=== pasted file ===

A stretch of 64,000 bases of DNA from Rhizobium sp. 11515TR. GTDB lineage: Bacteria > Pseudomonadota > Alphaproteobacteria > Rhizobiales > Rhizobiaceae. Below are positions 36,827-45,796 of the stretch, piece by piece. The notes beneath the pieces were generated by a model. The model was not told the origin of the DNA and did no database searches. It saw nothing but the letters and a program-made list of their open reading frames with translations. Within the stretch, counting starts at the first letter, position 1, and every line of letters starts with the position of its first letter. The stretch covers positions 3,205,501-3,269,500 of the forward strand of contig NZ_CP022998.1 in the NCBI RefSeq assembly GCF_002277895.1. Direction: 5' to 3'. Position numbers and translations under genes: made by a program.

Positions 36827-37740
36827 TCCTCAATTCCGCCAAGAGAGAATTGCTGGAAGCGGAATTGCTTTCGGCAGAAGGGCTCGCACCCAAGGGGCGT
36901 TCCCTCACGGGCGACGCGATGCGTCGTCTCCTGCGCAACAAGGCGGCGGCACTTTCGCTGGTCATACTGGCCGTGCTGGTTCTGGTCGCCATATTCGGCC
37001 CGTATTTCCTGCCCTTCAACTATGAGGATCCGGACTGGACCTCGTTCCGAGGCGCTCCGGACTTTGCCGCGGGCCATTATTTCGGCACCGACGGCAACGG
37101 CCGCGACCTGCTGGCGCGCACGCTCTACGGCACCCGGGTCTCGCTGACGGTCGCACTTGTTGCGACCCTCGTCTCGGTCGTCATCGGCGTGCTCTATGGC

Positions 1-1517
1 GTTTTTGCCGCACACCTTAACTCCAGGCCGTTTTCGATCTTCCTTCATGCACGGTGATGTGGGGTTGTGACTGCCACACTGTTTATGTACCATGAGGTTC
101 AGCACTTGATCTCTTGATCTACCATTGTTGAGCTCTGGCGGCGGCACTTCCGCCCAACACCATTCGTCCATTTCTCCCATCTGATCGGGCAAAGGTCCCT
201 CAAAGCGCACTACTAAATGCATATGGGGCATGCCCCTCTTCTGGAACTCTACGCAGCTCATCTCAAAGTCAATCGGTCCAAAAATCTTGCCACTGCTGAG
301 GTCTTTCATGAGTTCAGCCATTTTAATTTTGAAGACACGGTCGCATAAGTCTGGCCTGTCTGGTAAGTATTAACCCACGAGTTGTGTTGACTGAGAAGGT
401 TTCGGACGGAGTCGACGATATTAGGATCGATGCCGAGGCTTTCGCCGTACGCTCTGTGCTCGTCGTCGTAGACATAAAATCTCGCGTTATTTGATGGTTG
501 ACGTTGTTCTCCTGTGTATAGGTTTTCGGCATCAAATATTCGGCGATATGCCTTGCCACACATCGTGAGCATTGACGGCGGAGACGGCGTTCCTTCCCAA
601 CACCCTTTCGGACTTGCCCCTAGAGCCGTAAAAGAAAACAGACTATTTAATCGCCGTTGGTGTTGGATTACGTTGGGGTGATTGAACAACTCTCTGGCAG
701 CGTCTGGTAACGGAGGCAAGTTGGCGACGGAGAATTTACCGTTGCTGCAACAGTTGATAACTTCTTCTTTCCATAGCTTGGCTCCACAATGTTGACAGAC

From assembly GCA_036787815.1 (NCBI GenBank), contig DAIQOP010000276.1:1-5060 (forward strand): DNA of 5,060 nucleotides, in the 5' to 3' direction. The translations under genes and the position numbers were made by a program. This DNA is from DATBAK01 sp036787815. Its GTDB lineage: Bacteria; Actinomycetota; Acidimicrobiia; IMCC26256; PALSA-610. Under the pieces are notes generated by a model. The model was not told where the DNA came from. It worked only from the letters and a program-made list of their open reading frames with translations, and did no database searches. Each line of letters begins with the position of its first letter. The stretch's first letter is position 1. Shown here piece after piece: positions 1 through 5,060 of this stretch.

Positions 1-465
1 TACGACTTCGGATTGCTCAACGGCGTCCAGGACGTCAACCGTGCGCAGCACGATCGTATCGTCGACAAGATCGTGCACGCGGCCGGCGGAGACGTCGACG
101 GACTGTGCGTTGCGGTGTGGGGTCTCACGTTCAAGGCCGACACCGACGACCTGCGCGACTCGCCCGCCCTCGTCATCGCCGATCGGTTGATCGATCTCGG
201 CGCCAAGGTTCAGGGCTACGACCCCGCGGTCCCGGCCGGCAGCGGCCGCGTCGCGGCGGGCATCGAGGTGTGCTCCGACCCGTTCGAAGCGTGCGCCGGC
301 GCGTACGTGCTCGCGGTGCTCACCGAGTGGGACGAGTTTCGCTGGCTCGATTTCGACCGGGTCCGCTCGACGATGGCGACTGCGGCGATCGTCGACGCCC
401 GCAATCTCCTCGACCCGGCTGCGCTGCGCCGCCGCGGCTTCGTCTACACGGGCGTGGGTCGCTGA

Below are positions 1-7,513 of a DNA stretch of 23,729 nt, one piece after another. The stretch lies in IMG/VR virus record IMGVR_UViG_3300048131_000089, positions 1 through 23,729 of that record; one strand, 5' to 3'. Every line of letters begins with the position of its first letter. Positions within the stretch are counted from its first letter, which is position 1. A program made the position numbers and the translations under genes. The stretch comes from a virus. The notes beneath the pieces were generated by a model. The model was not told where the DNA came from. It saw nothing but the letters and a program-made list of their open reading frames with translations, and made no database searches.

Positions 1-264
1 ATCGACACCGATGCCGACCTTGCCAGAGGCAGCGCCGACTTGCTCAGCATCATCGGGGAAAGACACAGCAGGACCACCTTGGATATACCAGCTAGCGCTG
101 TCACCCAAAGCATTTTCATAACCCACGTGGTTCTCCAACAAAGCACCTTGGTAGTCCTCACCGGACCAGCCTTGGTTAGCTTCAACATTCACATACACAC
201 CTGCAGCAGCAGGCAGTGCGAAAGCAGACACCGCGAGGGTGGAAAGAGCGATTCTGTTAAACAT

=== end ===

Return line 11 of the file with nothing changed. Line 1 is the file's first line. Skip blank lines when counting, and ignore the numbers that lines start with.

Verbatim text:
301 GTCTTTCATGAGTTCAGCCATTTTAATTTTGAAGACACGGTCGCATAAGTCTGGCCTGTCTGGTAAGTATTAACCCACGAGTTGTGTTGACTGAGAAGGT